The BIS indices that appeared to have the best discriminatory power were the average BIS reading throughout surgery, the extent of electroencephalographic burst-suppression ratio as detected by the BIS® monitor, and a persistent BIS less than 10. The former two indices had good discriminatory power (c-statistic) that were sufficient for prognostication of groups of patients but not sufficiently reliable for an individual patient. This latter point must be emphasized. False-positive predictions of a poor outcome should be especially avoided.7
In our study, BIS® monitoring (4%) and the absent pupillary responses (4%) had low false-positive rates when compared with clinical judgment (24%). But none were 100% specific; for BIS, about 1 in 25 patients with an abnormal trace will have a good outcome at 30 days. Others have suggested that a false-positive rate of no more than 1% is required before considering outlook as futile.7
For this reason, we once again emphasize that prognosis after serious hypoxic-ischemic injury should not be determined solely on the information provided by the BIS® monitor. Although pupillary responses had some diagnostic utility, they did not add to that provided by the BIS® monitor.
Conversely, a normal BIS in the postarrest or resuscitation setting provides reassurance of sustained neurologic function,10,17,20
and it should encourage ongoing active management. In our study, BIS but not clinical judgment or pupillary signs had a significant negative likelihood ratio (0.2; P
= 0.002); if the BIS trace was normal, then the patient had a fivefold reduction in risk of a poor outcome at 30 days. For example, if a patient was deemed to have a 10% chance of a good outcome (1 in 9 or 0.11 odds), a normal BIS would raise this prediction to about 35%. For clinical judgment and pupillary responses, the predictions are about 4% and 16%, respectively. Thus a normal BIS, in contrast to clinical judgment and pupillary responses, is more likely to encourage ongoing active resuscitation and treatment.
Both hypothermia and general anesthetics reduce cerebral metabolic rate in a dose-dependent manner.32
In the setting of profound hypothermia (to 18°C) IV barbiturate has no measurable additional effect on cerebral metabolic rate, indicating barbiturates only affect cerebral metabolism in the presence of neuronal electrical activity.32
Similarly, an electroencephalographic or BIS response to IV or inhalational anesthesia after suspected ischemic-hypoxic brain injury may indicate preserved neurologic function. This hypothesis deserves further study.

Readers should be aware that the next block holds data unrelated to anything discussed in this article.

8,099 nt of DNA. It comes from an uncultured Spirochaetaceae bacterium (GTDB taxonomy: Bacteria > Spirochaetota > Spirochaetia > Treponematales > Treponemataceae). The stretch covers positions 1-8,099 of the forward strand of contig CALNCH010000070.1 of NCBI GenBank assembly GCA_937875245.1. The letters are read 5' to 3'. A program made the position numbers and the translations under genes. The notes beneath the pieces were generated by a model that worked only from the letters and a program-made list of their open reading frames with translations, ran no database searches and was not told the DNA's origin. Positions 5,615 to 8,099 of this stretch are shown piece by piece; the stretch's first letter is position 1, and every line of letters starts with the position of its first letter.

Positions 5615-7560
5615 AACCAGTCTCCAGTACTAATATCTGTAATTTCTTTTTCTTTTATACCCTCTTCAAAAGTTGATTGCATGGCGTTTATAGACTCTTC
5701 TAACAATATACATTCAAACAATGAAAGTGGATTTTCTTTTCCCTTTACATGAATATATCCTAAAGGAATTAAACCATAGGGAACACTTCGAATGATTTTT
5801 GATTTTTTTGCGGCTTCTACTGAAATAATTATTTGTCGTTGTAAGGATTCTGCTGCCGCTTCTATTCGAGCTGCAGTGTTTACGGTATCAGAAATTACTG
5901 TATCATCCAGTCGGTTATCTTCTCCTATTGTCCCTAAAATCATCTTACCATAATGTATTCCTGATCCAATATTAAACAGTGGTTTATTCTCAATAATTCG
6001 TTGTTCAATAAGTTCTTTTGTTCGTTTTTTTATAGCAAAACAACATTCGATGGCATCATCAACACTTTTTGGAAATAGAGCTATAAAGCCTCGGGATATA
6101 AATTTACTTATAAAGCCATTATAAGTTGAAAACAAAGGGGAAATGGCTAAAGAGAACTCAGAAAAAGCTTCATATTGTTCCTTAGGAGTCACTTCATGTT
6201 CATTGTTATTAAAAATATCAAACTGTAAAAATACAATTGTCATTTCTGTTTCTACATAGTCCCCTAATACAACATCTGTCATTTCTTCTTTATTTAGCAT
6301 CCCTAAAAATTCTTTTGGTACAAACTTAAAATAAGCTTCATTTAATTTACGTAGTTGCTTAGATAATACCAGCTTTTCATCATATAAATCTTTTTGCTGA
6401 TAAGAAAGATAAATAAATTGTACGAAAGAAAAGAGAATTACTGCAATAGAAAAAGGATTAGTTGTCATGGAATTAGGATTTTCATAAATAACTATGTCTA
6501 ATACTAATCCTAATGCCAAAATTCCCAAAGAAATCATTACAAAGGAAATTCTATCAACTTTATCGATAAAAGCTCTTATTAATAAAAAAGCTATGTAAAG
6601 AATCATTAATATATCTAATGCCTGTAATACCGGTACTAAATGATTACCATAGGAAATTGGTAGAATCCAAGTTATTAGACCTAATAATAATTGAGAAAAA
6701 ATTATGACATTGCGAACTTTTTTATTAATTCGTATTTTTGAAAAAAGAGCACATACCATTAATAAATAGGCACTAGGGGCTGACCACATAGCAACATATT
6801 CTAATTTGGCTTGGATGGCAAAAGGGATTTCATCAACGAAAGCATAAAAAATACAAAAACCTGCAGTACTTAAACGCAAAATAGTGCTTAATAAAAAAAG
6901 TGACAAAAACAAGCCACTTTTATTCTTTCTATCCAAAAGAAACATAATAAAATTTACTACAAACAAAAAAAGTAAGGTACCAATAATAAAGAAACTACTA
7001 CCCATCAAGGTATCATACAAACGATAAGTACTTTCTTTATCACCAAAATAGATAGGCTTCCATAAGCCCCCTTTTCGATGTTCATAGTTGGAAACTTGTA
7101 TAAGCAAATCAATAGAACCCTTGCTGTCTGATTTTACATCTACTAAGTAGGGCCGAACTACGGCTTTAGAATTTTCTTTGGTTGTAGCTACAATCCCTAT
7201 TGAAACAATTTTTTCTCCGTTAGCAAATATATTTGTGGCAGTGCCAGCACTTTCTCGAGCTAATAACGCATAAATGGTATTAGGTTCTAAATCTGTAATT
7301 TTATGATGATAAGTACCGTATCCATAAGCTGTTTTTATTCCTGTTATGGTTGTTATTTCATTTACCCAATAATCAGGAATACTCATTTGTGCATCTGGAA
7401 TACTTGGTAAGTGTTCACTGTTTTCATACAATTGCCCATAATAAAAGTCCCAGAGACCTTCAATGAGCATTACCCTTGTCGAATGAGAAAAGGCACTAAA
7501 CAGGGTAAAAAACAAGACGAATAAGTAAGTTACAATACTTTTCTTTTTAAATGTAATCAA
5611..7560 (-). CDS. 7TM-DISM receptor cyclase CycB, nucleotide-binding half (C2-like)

Patients with suspected severe ischemic-hypoxic injury sometimes require time-critical emergency surgery, often without sufficient information on which to make reliable prognoses. At this time, judgment is impeded by a lack of complete clinical and investigatory data and limited time to consult with other clinicians or to integrate the whole clinical scenario. Nevertheless, decisions need to be made and immediate care instituted. Our study clearly highlights the unreliability of the initial clinical assessment and presence or absence or pupillary responses, as has been shown by others.33
The duration of hypoxia or severe hypotension could not discriminate between those with a good outcomes and those with a poor outcome. Protracted moderate or even severe hypoxia does not necessarily lead to brain injury,25,26
possibly because of conserved intracellular energy stores and maintenance of autoregulation,26
but ischemia is poorly tolerated and also aggravates cerebral hypoxia.26
A systematic review of 33 studies assessing the prognostic value of clinical, electroencephalographic and evoked potential testing of neurologic function in the ICU setting found absence of pupillary light reflexes, isoelectric or burst-suppression electroencephalograph, and SSEP had the best predictive utility.7
Early cortical SSEP had the lowest false-positive rate (0–2%). Electroencephalograph recordings with an isoelectric or burst-suppression pattern had a specificity of 100% in five of six relevant studies. They concluded that recording of SSEP is the most useful method to predict poor neurologic outcome in the ICU because evoked potentials are the least susceptible to metabolic changes and drug effects.7
The authors recommended testing on day 3 after onset of coma because of fluctuating injury response and confounding by residual drug effect. We share this view. However, anesthesiologists are sometimes confronted with emergency surgical patients that appear to have no chance of a meaningful recovery. BIS may have a role in identifying where this may not be the case or expedite additional early assessment in the immediate postoperative period to minimize ICU and other resource use in circumstances where there is no chance of survival.
Gilbert et al. 34
measured BIS in 31 conscious, nonsedated, critically ill adult patients in the ICU and found that BIS was significantly correlated with neurologic functional scores, including Glasgow Coma Scale. Similarly, Fàbregas et al. 9
studied 25 critically ill brain-injured adult patients who did not regain consciousness after sedation withdrawal in the ICU. Of these, 7 eventually died and a further 13 had moderate (n = 7) or severe (n = 6) disability; 5 had a good long-term recovery. There were statistically significant differences between the group of patients who recovered consciousness and those who did not with respect to maximal, minimal, mean, and range of BIS values. Maximal BIS had good predictive ability for the probability of recovery of consciousness in patients in a coma state due to a severe brain injury. These findings from ICU populations are in agreement with our study of intraoperative patients. Taken together, these findings suggest that BIS monitoring should be continued into the postoperative ICU care environment to assist in the monitoring and evaluation of neurologic function after hypoxic-ischemic brain injury.